Home, living room, British flag, armchair

Roll the clock back to April 2020, and major financial economists and property market commenters were sounding the alarm. The very best-case scenario was a 5% drop in property values by the end of the year, and most were in the 10% to 15% range. They forewarned the Covid-19 stimulated recession would trim tens of thousands of pounds off the value of St Neots homes. Yet, the PE19 property market seems to be doing quite well?

What happened to the St Neots house price crash that wasn't?

I remember what the Treasury said in 2016 about a leave vote on the Brexit referendum. Their considered opinion was that house prices would drop by 18% if the country voted to leave the EU, so let’s see what that would have done to St Neots house prices if it had taken place and then what has actually happened in the last four and a half years …

Average Value

Predicted Drop by
The Treasury because
of Brexit

Average Value

Uplift in Value
in Last 4.5 Years

% Increase since
Brexit Vote

St Neots






St Neots






St Neots
Terraced / Town House






St Neots






For most of us, owning a property is about having somewhere to live rather than about investing. Nevertheless, once you’re on the ‘property ladder’, it cannot be denied that it is beneficial to know, as a homeowner, that you have made a healthy investment in your home and that the value will rise to alleviate the ache of trading up market — or down market when you retire.

Those St Neots homeowners who own detached homes would have made an average of £61,700 profit, a rise of 16.8% or a weekly profit of £237.31 — calculated between the price they would have paid in the summer of 2016 and the price they would sell for today.

Weekly profit for all property types in St Neots since the Brexit vote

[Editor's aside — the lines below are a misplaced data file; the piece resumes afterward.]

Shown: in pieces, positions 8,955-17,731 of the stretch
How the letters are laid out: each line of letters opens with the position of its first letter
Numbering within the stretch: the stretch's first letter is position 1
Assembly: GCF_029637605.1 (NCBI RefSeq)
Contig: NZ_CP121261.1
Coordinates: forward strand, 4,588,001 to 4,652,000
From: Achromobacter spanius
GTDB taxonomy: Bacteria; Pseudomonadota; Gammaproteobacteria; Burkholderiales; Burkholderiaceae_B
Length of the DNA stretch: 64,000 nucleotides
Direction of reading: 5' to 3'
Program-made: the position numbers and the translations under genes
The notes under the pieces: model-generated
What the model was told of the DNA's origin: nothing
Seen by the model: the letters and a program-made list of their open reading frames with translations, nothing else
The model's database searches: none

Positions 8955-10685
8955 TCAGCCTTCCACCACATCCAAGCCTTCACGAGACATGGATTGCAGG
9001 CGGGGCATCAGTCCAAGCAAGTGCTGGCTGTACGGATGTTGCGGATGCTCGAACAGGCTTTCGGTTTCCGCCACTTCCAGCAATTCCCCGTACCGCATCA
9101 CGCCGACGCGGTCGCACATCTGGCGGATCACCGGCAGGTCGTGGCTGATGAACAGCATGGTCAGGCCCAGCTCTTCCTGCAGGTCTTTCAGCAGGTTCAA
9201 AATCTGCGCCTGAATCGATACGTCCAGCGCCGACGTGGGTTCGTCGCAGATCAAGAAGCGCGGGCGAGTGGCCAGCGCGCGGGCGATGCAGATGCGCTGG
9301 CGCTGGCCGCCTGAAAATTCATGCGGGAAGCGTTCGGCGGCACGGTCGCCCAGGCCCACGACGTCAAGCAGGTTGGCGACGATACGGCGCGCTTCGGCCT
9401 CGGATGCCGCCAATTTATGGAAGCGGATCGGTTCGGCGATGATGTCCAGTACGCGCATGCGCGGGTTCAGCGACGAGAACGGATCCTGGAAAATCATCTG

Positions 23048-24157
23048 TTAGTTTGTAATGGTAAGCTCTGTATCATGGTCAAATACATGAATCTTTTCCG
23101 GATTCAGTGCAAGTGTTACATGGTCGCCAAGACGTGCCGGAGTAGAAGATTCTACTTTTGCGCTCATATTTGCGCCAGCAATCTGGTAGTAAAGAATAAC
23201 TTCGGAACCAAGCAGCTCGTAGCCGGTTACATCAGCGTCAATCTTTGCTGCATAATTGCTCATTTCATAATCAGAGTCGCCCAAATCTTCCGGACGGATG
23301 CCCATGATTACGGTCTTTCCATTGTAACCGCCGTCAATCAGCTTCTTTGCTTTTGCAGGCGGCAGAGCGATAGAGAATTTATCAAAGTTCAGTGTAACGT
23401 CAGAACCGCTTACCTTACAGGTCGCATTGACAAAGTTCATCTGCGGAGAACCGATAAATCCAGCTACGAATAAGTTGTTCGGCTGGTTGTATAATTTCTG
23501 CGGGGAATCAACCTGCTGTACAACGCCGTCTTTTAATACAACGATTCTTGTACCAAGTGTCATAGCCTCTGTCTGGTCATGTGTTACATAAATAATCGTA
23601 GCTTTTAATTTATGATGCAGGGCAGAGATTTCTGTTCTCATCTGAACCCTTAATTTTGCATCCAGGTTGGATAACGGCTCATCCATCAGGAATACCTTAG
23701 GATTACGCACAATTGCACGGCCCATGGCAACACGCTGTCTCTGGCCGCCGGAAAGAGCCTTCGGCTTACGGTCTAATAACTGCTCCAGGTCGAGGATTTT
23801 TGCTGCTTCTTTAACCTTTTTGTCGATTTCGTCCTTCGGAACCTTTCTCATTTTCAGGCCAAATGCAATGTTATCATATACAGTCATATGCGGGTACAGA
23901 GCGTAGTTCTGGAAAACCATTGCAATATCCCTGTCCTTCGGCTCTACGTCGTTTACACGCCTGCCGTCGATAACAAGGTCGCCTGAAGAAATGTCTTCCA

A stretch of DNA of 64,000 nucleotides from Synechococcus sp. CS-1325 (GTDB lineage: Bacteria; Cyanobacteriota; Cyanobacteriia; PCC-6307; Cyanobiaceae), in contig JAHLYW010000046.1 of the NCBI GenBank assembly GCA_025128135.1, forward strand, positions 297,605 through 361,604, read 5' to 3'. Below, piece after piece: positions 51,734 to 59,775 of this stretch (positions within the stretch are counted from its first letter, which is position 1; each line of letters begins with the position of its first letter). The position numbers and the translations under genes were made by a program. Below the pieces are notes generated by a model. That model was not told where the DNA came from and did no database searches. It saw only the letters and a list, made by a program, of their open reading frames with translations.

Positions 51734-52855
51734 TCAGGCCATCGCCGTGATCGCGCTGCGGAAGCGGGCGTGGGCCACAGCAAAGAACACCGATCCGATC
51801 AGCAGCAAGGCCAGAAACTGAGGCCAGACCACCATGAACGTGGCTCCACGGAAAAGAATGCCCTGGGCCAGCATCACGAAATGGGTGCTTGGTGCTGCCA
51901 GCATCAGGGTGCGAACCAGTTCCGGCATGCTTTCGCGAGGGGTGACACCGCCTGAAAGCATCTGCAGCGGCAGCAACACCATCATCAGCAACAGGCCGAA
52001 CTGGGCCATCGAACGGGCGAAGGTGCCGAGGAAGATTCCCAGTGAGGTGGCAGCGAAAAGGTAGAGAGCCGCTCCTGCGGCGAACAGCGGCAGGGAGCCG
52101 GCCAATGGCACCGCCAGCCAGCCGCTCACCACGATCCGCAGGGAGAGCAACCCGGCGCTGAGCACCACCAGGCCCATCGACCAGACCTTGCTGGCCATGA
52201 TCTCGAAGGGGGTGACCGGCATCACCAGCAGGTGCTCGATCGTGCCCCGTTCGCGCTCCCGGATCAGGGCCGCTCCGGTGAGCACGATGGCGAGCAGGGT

• St Neots detached homes have a profit of £237.31 per week

• St Neots semi-detached homes have a profit of £182.69 per week

• St Neots terraced homes/town houses have a profit of £134.23 per week

• St Neots apartments have a profit of £115.38 per week

Whilst it is no surprise that the property market boom was inspired by the Chancellor’s Stamp Duty holiday, this is not exclusively the Chancellor’s achievement. The rise in demand was also due to the huge shift in the way St Neots homeowners see their homes because of the time spent indoors during lockdown as well as the three ‘D’s that have been with us throughout 2020, debt, divorce and death.

Many people can try to predict what will happen – yet none of us really know what will actually happen to the St Neots property market in 2021.

So, what of 2021?

It’s true that the country will see high unemployment, yet at the same time, we have ultra-low interest rates. And, on average over the last 20 years, we have only built 150,000 houses per year as a nation, but needed 300,000 per year to keep up with demand i.e. people living longer, immigration and changes in the way households are made up.

Covid was a black swan event and I believe the fallout from that is the dramatic change in how people in St Neots see their home and how they live their lives.

Instead of making predictions, nothing can get away from property market fundamentals, which have driven price booms on the back of high demand for homes and low supply (i.e. properties coming onto the market) and price crashes on the back of over-supply and low demand.

Only time will tell if, in 2021, our property market will see a flood of properties coming to the market because of debt, or the demand for larger homes continues to rise unabated.

Please do let me know your thoughts on the matter.